The immediate question is whether this attack was a lone strike or the first of many. For now, Tillerson said the strike does not signal a change in America's military stance toward Syria. A Pentagon official told Reuters it was a "one-off." Instead, American officials said, this strike focused on hampering Assad's ability to launch future chemical weapons attacks. But McMaster said Syria still has the ability to launch those attacks, raising the question of whether this strike was more of a deterrent than a game-changer.
How the world is reacting
American officials have ratcheted up the language against Russia all week, and Tillerson let loose on Thursday night. He said Russia "has failed in its responsibility" to monitor Assad's chemical weapons. "Either Russia has been complicit or has been incompetent on its ability to deliver," Tillerson said. (The secretary of state will be in Moscow next week. Watch that meeting.)
On Friday, Russian President Vladimir Putin called the attack a "violation of the norms of international law." He called the attack "trumped-up" (yes, his spokesman apparently said that). The response is notable given the U.S. warned Russia the strike was coming. But the so-called "violation of international law" was self-fulfilling: Russia, Assad's main backer, has used its United Nations Security Council veto to block international action on Syria. Now, however, Russia is calling for its own emergency U.N. meeting.
And we don't even know how China reacted. The strike came as Trump dined with Chinese President Xi Jinping at Mar-a-Lago in Florida. Trump continues to host Xi on Friday as the world grapples with news of the American intervention against Assad. The president is expected to discuss another hotspot: North Korea, whose government China backs. There's been some increased hostility between the U.S. and North Korea lately.
More: The price of oil jumped following news of the strike. (CNN) Hillary Clinton has eerie timing: Hours before the strike, she said the U.S. should attack Assad's airfields. (Mic) Assad said the attack was "irresponsible," "shortsighted" and not based on "true facts." (Mic)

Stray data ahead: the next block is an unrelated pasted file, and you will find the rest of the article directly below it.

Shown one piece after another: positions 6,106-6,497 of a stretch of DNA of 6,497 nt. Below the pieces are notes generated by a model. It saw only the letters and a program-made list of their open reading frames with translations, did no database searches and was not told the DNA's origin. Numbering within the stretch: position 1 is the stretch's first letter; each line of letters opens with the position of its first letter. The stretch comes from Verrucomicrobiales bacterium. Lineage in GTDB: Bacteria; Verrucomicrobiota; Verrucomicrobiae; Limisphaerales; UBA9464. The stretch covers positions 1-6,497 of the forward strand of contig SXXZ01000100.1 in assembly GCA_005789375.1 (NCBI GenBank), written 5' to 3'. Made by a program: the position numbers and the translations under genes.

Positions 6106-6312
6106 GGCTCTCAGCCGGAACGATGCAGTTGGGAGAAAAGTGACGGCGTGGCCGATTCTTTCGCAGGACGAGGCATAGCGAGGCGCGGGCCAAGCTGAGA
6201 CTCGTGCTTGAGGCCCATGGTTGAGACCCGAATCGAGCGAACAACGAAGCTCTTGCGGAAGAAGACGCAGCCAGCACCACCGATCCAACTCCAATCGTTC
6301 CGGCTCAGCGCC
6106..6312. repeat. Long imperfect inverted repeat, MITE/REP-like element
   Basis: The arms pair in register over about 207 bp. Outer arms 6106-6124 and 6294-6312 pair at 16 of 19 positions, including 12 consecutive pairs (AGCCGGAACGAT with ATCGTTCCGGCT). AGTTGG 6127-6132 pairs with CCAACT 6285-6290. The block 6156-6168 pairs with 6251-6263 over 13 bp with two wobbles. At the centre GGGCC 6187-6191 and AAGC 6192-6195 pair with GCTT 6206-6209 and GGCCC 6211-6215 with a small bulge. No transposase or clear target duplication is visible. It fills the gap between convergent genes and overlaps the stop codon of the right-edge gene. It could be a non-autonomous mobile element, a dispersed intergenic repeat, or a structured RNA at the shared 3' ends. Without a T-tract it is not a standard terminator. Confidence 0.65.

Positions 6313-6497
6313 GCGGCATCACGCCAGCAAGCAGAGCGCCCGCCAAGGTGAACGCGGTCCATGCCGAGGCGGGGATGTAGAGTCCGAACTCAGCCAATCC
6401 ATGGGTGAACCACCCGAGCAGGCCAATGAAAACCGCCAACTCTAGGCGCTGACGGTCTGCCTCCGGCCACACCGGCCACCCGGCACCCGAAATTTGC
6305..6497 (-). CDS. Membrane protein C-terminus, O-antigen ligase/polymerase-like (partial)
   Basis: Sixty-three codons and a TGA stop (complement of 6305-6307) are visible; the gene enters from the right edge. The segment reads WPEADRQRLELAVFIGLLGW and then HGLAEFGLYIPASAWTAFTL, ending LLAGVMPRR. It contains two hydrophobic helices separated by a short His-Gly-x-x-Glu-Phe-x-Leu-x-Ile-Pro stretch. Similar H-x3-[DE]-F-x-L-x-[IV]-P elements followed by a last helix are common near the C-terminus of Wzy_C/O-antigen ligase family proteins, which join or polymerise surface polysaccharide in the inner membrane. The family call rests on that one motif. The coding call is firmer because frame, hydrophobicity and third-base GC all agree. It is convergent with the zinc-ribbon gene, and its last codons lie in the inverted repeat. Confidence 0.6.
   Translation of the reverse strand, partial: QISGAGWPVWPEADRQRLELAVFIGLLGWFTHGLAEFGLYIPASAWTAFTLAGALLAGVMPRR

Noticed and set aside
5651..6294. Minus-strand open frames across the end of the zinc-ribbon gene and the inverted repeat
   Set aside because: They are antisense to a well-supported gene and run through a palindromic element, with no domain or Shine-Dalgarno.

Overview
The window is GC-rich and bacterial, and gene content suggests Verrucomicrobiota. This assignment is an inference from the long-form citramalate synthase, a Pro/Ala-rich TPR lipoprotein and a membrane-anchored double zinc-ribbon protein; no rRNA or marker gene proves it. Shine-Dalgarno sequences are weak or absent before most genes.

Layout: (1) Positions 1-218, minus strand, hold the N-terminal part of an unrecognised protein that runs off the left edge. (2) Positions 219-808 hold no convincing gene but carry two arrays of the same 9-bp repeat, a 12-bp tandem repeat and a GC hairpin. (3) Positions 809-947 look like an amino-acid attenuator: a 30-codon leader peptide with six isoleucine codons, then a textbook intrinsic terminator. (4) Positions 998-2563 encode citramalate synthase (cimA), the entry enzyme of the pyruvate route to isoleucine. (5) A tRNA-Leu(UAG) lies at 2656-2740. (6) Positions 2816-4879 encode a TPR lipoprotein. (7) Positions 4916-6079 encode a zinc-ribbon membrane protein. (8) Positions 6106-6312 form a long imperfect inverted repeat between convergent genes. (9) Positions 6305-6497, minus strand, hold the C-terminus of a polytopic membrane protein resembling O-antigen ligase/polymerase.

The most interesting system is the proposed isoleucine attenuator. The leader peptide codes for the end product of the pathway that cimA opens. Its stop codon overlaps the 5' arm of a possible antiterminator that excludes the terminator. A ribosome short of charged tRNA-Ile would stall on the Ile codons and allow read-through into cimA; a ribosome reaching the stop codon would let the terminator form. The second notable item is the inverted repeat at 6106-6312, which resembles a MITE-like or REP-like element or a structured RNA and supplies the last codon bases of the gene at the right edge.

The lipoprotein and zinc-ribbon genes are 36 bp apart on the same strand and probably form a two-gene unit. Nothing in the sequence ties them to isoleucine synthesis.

How American leaders are reacting
The response from Congress was somewhat mixed. Some on the Hill took a line of support for this move, but asked to be consulted next time. Democratic and Republican leaders alike, especially in the Senate, showed unity in their message that Assad needed to be punished after the chemical attack. But there was a clear message that Trump should go no further without seeking support in Congress. Read a rundown of political responses to the attack from Mic.
Not everyone, however, was supportive. Sen. Rand Paul (R-Ky.) tweeted that Trump did not have the authority to attack Syria. And progressive grassroots organization MoveOn.org called Trump's strike "illegal and unauthorized." Here's a running list of politicians opposed to the strike.
t's worth noting how many politicians, particularly Republicans, were opposed to a strike in 2013 but backed Thursday's strike. Politico has that story. And of course: Here are 45 times Trump said attacking Syria was a bad idea and might start World War III.
Stay tuned to mic.com/navigatingtrumpsamerica on Friday for more fallout from Trump's attack on Syria.